Twelve additional states have recently become partners with the Nigeria Erosion and Watershed Management Project (NEWMAP) in combating environmental and land degradation. The states include: Akwa Ibom, Bauchi, Borno Delta, Gombe, Kano, Katsina, and Kogi. Others are Nasarawa, Oyo, Plateau and Sokoto.
The multisector and multi-scale project, which adopts innovative approaches to preventing and reversing land degradation, initially commenced with gully erosion sites that threaten infrastructure and livelihoods in the states of Abia, Anambra, Cross River, Ebonyi, Edo, Enugu and Imo, referred to as first mover states.
NEWMAP’s activities has however scaled out from the initial seven states to 12 states, now making a total of 19.
Dr. Amos Abu, World Bank’s Task Team Leader (TTL) on the project, disclosed this development recently while briefing key officials of the seven states where the Bank’s Erosion and Watershed Intervention Programme is currently being executed.
NEWMAP, it was gathered, was informed by the need to respond to the challenges and the emerging land degradation and environmental insecurity facing the first mover states.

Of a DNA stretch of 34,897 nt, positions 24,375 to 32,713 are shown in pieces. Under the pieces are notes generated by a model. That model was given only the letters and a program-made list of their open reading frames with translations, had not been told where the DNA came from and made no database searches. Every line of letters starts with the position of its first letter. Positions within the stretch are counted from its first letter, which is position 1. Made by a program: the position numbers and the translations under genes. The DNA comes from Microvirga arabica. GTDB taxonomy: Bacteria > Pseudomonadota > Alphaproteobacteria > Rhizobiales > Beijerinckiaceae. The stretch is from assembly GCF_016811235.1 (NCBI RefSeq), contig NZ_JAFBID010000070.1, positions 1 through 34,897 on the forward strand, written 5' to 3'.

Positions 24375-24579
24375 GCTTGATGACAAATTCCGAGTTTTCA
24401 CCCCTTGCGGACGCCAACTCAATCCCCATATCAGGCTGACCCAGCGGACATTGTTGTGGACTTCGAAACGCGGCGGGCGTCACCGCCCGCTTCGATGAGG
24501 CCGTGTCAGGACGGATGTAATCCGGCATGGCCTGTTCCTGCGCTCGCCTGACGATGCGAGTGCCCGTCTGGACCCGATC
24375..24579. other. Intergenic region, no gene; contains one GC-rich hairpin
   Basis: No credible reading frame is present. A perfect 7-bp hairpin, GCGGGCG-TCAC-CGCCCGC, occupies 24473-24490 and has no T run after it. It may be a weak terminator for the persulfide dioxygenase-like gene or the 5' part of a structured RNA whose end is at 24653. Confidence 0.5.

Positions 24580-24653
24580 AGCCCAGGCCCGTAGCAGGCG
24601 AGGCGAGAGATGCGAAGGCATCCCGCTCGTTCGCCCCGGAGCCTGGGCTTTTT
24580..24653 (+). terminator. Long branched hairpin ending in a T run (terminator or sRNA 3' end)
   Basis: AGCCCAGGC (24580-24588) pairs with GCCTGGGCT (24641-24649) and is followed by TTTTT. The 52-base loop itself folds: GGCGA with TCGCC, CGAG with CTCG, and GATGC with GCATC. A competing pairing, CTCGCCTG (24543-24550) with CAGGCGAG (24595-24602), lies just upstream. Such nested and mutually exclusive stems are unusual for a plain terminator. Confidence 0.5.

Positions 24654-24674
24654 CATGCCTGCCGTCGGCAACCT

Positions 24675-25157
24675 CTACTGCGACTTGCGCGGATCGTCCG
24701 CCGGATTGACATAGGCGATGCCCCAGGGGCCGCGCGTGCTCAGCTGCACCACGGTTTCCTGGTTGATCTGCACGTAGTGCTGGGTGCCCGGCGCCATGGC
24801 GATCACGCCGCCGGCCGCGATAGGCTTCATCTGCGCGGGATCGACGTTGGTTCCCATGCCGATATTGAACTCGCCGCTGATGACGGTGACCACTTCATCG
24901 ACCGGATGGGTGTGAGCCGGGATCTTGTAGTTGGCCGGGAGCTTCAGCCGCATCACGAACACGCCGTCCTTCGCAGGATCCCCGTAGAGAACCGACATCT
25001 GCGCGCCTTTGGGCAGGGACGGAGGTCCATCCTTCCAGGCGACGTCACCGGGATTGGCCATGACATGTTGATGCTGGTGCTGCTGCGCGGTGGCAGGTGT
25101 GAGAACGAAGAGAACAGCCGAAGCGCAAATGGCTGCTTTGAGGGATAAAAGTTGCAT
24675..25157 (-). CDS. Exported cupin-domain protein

Then, in 2010, the project was conceived by the Federal Government in partnership with the World Bank to support the country in addressing severe erosion and its impacts in south-eastern Nigeria.
“At the moment, NEWMAP is currently intervening, with a high percentage degree of project completion, in 21 active gully erosion sites, in the initial seven states,” said a source.
NEWMAP is predicated on an eight-year Strategic Investment Loan (SIL) of $508.59 million, consisting of a $500 million International Development Association (IDA) concessional loan, blended with Global Environment Facility (GEF) Trust Fund grant of $3.96 million and Special Climate Change Fund (SCCF) grant of $4.63 million. The government of Nigeria’s contribution would amount to approximately $150 million (the Federal Government: 60% and participating states: 40%).
NEWMAP is designed as a states led intervention, to reduce vulnerability to soil erosion in targeted sub-watersheds, achieve greater environmental resilience to soil erosion and associated challenges of land degradation, loss of biodiversity, poverty, climate change and disaster risks in specific locations in Nigeria.
The project has four components, which are listed to include: Erosion and Watershed Management Investments; Erosion and Watershed Management Institutions and Information Services; Climate Change Agenda Support; and, Project Management.